China hopes to pay for the Pingshuo project through coal exports, mainly to energy-poor Japan. It has plans to triple exports, to about 20 million tons, by 1985 but admits it has been withholding stocks because of a weak world market.

Chinese officials have mentioned plans to attract $8 billion in foreign investment to exploit the largely untapped coalfields of the southwest and a further $5 billion to develop the coalfields of north China.

Some Western bankers are skeptical that China can come up with the money for its coal projects. It already needs around $20 billion to finance offshore oil projects until 1990, and it has been reluctant to take out large-scale loans at commercial rates. ''It sounds like wishful thinking to me,'' a banker commented. But experts do believe Chinese imports of coal-mining equipment will be substantial. They note that Peking has already bought $1 billion worth in the last few years.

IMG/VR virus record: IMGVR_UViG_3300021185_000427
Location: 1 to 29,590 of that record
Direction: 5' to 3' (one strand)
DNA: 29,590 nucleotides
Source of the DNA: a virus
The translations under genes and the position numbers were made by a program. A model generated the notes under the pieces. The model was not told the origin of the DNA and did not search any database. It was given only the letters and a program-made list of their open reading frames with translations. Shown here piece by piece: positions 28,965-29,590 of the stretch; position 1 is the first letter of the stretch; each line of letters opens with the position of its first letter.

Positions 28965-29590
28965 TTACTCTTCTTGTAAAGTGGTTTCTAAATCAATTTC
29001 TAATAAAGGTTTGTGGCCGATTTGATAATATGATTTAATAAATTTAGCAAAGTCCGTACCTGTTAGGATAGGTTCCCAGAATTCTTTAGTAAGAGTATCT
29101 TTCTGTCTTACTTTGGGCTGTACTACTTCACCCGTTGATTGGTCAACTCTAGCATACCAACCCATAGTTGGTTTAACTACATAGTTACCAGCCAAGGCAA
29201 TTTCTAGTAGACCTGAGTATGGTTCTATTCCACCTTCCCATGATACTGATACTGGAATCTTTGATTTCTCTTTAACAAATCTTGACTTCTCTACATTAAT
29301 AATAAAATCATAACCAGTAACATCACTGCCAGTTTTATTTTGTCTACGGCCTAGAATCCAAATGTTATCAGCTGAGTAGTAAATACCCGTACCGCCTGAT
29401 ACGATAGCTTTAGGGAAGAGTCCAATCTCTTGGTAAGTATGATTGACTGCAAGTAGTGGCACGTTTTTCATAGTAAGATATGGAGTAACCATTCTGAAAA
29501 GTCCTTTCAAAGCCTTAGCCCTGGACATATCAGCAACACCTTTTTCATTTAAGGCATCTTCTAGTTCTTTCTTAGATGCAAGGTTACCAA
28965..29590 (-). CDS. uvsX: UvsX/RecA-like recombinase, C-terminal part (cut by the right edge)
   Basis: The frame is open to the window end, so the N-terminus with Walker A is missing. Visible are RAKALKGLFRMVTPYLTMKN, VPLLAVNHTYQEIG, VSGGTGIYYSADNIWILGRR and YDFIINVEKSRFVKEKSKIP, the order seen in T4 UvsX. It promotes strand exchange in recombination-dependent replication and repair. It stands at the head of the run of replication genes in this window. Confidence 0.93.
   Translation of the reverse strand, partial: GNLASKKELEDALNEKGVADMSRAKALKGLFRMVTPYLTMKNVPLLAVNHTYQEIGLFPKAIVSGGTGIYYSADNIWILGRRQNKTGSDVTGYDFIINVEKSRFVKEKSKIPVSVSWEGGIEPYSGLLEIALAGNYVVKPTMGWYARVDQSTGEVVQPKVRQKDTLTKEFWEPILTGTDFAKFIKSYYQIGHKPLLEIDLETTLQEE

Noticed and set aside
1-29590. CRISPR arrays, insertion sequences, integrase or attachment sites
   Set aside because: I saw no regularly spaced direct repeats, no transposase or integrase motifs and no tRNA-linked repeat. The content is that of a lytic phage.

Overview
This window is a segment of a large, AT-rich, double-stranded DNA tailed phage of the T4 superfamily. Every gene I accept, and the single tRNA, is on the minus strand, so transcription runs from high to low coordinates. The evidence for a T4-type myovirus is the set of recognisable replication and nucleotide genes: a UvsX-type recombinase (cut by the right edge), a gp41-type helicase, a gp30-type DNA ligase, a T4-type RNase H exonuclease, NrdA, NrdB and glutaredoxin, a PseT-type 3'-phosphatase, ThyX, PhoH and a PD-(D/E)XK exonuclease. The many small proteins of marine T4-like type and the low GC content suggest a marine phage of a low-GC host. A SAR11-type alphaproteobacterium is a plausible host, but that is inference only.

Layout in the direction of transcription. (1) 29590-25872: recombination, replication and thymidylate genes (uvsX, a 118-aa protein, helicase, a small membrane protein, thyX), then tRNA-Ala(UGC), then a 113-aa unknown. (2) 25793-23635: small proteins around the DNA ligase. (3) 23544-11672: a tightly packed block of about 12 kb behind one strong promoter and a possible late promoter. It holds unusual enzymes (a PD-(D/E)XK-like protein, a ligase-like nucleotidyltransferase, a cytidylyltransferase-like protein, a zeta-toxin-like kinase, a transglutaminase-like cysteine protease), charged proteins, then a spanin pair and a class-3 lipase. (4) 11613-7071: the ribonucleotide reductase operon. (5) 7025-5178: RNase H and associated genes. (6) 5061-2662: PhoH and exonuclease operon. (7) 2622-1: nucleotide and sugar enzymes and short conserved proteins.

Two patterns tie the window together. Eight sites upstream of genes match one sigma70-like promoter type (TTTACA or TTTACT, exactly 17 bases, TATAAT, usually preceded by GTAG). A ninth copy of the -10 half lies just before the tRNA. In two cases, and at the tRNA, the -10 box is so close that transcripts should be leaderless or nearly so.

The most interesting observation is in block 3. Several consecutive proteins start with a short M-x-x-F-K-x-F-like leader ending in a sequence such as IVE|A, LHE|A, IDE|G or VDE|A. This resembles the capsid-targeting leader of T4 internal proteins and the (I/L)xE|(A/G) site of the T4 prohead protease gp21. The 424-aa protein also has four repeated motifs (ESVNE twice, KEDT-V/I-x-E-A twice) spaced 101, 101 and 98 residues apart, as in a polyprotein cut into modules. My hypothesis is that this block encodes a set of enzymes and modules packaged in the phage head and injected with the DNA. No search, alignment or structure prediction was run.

There are indications China may go to Eastern Europe to buy such goods, perhaps more cheaply than from the West. The Chinese are mending their fences with the Soviet bloc and trade is rising fast with those countries. A Chinese coal delegation recently returned from Poland with an agreement of intent to purchase a range of items including coal-washing equipment and to co-produce tunneling machinery.

The most ambitious aspect of China's coal modernization program is its plan to develop the southwestern provinces of Guizhou and Yunnan. Guizhou now produces only 7 million tons a year, while Yunnan is a negligible producer, but officials believe each province could eventually produce more than 30 million tons annually.